Archive for the ‘South Carolina’ Category
The governor of Alabama signed an executive order that creates an online database of all state government spending and legislators’ relationships with lobbyists. This will go online later this year, but many other states have already made available government spending, salary and revenue databases, often in a site dedicated to issues of transparency in government.
Open Georgia includes a searchable database of state employees and their salaries.
South Carolina gathers together links to their various online databases including, state expenditures and salaries.
Transparency rankings and states with spending online are listed at Sunshine Review.
Legislation, citizen activism and current news on state government transparency can be found at the Center for Fiscal Accountability.
Computer Forensic professionals are quickly finding out that several states are now requiring them to be licensed as private investigators.
A recent article in Baseline Magazine details how legislators in South Carolina have introduced pending legislation where “digital forensic evidence gathered for use in a court in this state must be collected by a person with a PI license or through a PI licensed agency.”
The Texas Private Security Board recently made a ruling regarding the licensing regulations which effect computer security consultants and computer forensic examiners. They felt that it is important that these computer related practitioners, as well as the entities hiring their services, are familiar with the licensing regulations, as violations carry steep financial and legal penalties.
There is no doubt that these regulations will cause computer forensic experts to create strategic business alliances with private investigators to insure that evidence they collect is not thrown out of court over licensing issues.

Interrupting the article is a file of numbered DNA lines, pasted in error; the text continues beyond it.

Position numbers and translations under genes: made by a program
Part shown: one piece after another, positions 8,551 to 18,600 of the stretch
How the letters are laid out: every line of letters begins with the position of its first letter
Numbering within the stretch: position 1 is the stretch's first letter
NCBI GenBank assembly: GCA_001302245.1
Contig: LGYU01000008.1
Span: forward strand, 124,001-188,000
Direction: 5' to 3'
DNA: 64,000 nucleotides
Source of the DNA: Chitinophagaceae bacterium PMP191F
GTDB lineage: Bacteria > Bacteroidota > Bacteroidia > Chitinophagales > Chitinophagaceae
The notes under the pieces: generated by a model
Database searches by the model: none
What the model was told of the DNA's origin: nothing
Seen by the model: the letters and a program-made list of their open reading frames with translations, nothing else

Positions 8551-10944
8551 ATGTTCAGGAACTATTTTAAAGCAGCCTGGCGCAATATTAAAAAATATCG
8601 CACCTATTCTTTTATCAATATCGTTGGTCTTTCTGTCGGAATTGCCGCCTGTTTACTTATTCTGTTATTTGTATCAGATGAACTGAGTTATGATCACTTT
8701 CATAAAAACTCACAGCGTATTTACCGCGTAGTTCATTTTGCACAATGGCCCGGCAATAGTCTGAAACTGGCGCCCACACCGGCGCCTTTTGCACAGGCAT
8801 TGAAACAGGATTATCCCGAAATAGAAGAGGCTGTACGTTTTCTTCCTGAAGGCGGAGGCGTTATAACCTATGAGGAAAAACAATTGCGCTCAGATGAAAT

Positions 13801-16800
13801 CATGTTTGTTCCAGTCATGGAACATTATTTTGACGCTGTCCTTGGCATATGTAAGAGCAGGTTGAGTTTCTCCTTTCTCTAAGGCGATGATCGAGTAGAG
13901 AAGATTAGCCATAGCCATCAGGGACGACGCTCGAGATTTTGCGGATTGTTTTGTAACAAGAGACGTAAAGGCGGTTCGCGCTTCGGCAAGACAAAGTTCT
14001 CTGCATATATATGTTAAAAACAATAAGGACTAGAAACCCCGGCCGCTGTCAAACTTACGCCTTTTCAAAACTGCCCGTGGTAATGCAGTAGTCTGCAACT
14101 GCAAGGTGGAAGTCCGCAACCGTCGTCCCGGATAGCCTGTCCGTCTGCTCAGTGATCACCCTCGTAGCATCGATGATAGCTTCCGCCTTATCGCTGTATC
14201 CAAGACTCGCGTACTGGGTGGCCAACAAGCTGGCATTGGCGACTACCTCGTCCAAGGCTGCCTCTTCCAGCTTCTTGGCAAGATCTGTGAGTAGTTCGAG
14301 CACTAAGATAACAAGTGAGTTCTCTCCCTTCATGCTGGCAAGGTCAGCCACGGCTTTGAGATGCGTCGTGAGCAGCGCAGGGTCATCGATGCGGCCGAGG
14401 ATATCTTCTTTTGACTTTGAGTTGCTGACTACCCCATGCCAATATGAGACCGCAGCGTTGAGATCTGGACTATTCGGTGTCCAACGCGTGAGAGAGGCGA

What do you think about this? Should computer forensic experts be required to have a PI license? Do private investigators have the necessary training and expertise to conduct computer forensic examinations?
The Department of Education Web sites for Alaska, Indiana, Louisiana, Nebraska, New York, Tennessee and West Virginia are a few that have a searchable database of certified public school teachers. These databases can mostly be searched by partial name, a convenient tool to obtain a teacher’s full name, verify her certification or how long she’s been teaching. States that don’t have educator certifications online – such as Mississippi – but whose teachers are nationally certified are in the database of the National Board for Professional Teaching Standards. Search by state, city, district or name.
If you want to identify states that have online teacher certification records go to the specific state Department of Education Web site. Not everything can be found in a search engine! As an additional measure, you can formulate a Google query. One way you might look for the Massachusetts teacher licensing:
Massachusetts “teacher certification ” “department of education” -site:.com
Some states may refer to this as an “educator certification”.
South Carolina requires the last 5 digits of the teacher’s Social Security number to verify a credential – making the site unusable for the general public. California teacher lookup is at the California Commission on Teacher Credentialing site, which won’t come up if you’re using the phrase “teacher certification”.
The California Department of Labor Standards Enforcement has 5 different personal information databases, including a studio teachers certification database. Search other State Labor Department Web sites.
I previously wrote about some school finder resources and other state educator certification lookups.
One of my pet peeves about newspaper websites is their myopic identity. If there are any newspaper publishers out there, listen up. I landed on the Aiken Standard page looking for the story of a judge who closed a public records divorce file. Excuse me, but I don’t know where the town, county or psychic space of Aiken is located. Apparently you have to know where you are to know where you are. The weather section provided the answer: South Carolina.
In an unusual move, a county clerk refused a journalist’s request to view the divorce record of a man who had recently killed himself and his children because it was “inappropriate to release that information at this time.” The judge backed her up, reasoning that the closure avoids “the premature release of information to be used in prospective law enforcement action.” What law enforcement? The guy killed himself.